The design phase typically starts fairly early in the research process. When a research group is working on their grant proposal they review the current body of knowledge that is relevant to their research question. Through this process, they not only get a sense of how other researchers have tackled similar questions before, but can critically assess previous methodology (steps of the study) and gauge whether their proposed methods would address previously identified limitations or gaps in knowledge. During the design phase, specific questions are addressed: (1) who/what are the research subjects, (2) how many are needed to ensure that the results can be trusted, and (3) what kind of information is collected (e.g. is it a blood test looking for specific markers or is it a self-reported survey on pain management?). Additionally, researchers must also think about what data needs to be collected to answer the research question and design the methodology appropriately in order to collect it.
A grant proposal is written to gain financial support for a research project from an organization or funding agency. In order to develop a grant proposal, information must be gathered about what is already known about the problem, specific research objectives need to be set, and a detailed experimental- and data analysis plan needs to be developed. The grant proposal is then submitted for consideration to a granting agency where a panel of reviewers will assess the application. While reviewing a grant proposal, the agency takes into account a number of factors such as how new/original the research question is, how well the proposed work aligns with the mandate of the funding body, whether the proposed project is feasible as described, or even if the assembled team is comprised of the necessary expertise.This peer-review process is critical in ensuring that the proposed work is scientifically sound.
Clearly define a specific problem to be studied. The problem can be based on interest, curiosity, initial investigations into the topic, or a previously identified problem/gap in knowledge. This problem is then developed into a research question. A research question should be focused specifically on what the research group wants to explore through the proposed project. The research question is then used to direct the goal of the study, the procedure(s) that will be carried out, the data that needs to be collected, and how this data will be analyzed.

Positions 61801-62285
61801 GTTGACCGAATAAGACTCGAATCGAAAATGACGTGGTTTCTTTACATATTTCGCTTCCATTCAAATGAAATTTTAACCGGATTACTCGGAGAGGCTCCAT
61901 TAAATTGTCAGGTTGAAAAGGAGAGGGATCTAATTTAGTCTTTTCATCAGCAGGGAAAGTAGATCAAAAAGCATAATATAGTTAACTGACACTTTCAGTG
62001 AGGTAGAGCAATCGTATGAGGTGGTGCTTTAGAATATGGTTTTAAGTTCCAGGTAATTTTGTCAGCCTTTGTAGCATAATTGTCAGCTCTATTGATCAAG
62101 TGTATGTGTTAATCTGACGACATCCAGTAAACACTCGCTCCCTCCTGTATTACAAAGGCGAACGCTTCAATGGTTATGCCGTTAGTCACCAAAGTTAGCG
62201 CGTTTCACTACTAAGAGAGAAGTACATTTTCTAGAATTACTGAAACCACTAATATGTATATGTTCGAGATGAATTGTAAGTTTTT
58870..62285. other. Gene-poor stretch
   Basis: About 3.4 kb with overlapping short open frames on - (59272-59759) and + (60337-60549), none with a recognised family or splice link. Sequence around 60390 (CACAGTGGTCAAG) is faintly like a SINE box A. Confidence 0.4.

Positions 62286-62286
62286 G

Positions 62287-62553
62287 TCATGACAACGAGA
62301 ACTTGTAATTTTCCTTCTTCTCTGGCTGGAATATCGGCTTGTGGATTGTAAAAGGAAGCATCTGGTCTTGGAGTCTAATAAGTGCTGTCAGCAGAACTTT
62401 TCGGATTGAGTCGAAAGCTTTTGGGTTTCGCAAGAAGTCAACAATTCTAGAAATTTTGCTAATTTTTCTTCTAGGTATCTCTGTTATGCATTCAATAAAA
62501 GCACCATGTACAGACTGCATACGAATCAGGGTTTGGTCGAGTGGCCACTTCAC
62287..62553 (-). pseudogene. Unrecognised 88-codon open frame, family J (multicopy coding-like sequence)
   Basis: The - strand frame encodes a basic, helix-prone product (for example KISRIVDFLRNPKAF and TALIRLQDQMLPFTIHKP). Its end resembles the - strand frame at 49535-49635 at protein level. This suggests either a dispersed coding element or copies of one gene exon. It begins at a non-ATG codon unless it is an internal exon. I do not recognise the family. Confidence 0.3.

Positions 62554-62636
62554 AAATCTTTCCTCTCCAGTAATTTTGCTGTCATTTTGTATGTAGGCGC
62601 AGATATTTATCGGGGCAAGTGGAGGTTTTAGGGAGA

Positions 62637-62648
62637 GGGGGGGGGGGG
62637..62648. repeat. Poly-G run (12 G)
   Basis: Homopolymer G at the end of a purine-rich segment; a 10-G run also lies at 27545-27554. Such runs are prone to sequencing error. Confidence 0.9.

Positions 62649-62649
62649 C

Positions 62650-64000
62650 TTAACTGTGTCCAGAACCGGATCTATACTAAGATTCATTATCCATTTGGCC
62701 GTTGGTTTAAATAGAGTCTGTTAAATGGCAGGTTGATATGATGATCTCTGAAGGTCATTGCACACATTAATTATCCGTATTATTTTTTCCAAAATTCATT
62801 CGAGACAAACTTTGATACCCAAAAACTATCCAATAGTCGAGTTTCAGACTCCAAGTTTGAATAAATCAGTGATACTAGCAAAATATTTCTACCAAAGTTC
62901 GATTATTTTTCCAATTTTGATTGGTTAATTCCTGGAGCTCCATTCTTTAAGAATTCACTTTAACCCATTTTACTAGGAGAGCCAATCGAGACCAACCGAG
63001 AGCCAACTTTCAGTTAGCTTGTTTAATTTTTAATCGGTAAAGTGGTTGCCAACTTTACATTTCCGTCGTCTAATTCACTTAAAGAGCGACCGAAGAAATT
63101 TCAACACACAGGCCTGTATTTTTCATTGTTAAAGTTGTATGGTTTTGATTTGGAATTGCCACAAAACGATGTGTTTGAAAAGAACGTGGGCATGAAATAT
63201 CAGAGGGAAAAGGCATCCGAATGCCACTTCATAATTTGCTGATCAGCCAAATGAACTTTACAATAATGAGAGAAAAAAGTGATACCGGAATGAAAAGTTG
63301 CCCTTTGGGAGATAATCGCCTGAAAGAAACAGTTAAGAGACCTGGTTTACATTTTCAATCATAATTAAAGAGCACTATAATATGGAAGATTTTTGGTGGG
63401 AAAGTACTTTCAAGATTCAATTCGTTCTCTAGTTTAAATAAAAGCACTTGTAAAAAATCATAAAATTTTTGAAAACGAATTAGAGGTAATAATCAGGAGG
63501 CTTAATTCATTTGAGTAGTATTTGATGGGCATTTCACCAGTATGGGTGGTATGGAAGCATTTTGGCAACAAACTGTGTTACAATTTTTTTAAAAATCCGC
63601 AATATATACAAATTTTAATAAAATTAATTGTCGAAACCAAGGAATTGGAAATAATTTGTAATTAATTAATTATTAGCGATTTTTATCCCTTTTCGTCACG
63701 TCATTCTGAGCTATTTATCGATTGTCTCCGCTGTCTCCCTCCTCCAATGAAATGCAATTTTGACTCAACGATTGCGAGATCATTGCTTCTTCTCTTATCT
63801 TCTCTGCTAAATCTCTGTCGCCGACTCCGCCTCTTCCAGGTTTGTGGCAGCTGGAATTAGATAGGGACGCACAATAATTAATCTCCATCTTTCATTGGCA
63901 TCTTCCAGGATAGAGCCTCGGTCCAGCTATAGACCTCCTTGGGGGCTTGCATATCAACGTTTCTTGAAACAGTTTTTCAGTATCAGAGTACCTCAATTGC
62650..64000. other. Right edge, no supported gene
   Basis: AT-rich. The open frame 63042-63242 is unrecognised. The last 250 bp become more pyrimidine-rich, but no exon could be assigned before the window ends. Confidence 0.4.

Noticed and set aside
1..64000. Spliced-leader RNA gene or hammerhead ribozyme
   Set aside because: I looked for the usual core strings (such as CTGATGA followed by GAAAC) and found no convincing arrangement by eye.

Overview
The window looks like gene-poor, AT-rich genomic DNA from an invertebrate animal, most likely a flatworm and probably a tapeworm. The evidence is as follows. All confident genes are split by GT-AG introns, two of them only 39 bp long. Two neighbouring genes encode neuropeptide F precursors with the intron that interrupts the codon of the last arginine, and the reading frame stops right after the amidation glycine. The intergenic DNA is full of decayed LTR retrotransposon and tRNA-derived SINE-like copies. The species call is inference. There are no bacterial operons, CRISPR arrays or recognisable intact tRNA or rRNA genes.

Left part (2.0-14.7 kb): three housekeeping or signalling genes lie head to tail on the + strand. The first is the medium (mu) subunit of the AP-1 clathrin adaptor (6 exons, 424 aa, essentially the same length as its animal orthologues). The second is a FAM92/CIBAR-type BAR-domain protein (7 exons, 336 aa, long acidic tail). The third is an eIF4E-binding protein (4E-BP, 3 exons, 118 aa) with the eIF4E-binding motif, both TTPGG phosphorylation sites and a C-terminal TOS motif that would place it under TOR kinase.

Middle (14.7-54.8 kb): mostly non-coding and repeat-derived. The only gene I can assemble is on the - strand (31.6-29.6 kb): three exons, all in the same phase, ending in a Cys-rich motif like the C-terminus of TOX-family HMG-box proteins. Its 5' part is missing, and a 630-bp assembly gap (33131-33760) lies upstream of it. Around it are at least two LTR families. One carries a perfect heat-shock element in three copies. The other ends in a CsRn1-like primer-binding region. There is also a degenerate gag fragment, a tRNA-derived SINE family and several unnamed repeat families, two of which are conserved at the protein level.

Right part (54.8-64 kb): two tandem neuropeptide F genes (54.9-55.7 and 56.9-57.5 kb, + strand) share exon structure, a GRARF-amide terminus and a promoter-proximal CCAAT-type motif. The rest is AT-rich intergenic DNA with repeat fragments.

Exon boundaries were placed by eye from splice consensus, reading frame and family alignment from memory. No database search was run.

After conclusions have been made, the next step is to communicate the findings to the wider community. Researchers often communicate their findings by publishing them in peer-reviewed journals, presenting them at conferences and/or universities, as well as reaching out to the general public by posting the findings on social media or discussing them in magazines, newspapers, or blogs.
Novel research findings can sometimes improve a current approach to treatment. The goal of communicating a study’s findings is to make people aware that better policies or treatment options are available and that these need to be implemented. This can be a long process and requires impassioned advocates (both researchers and patient-partners) to push for change that is supported by scientific evidence.
Once a study has begun, data can be collected to answer the original research question. The data is then analyzed and used to make conclusions in regards to the research question.
Before beginning a study, the subjects of the study must be recruited or obtained and all the regulatory requirements, such as ethics approvals or collaborative agreements between institutions, must be in place. It is very important to ensure that a study meets the ethical requirements before the study begins as the requirements are in place to protect the research participants as well as the honesty of the science. Some of these requirements include fair selection of the research participants, ensuring that informed consent has been obtained, and a research question that contributes to the improvement of patients quality of life or health.
If the findings of a research project are implemented, the implementations are monitored and evaluated to ensure they are correctly executed and beneficial to the particular population.
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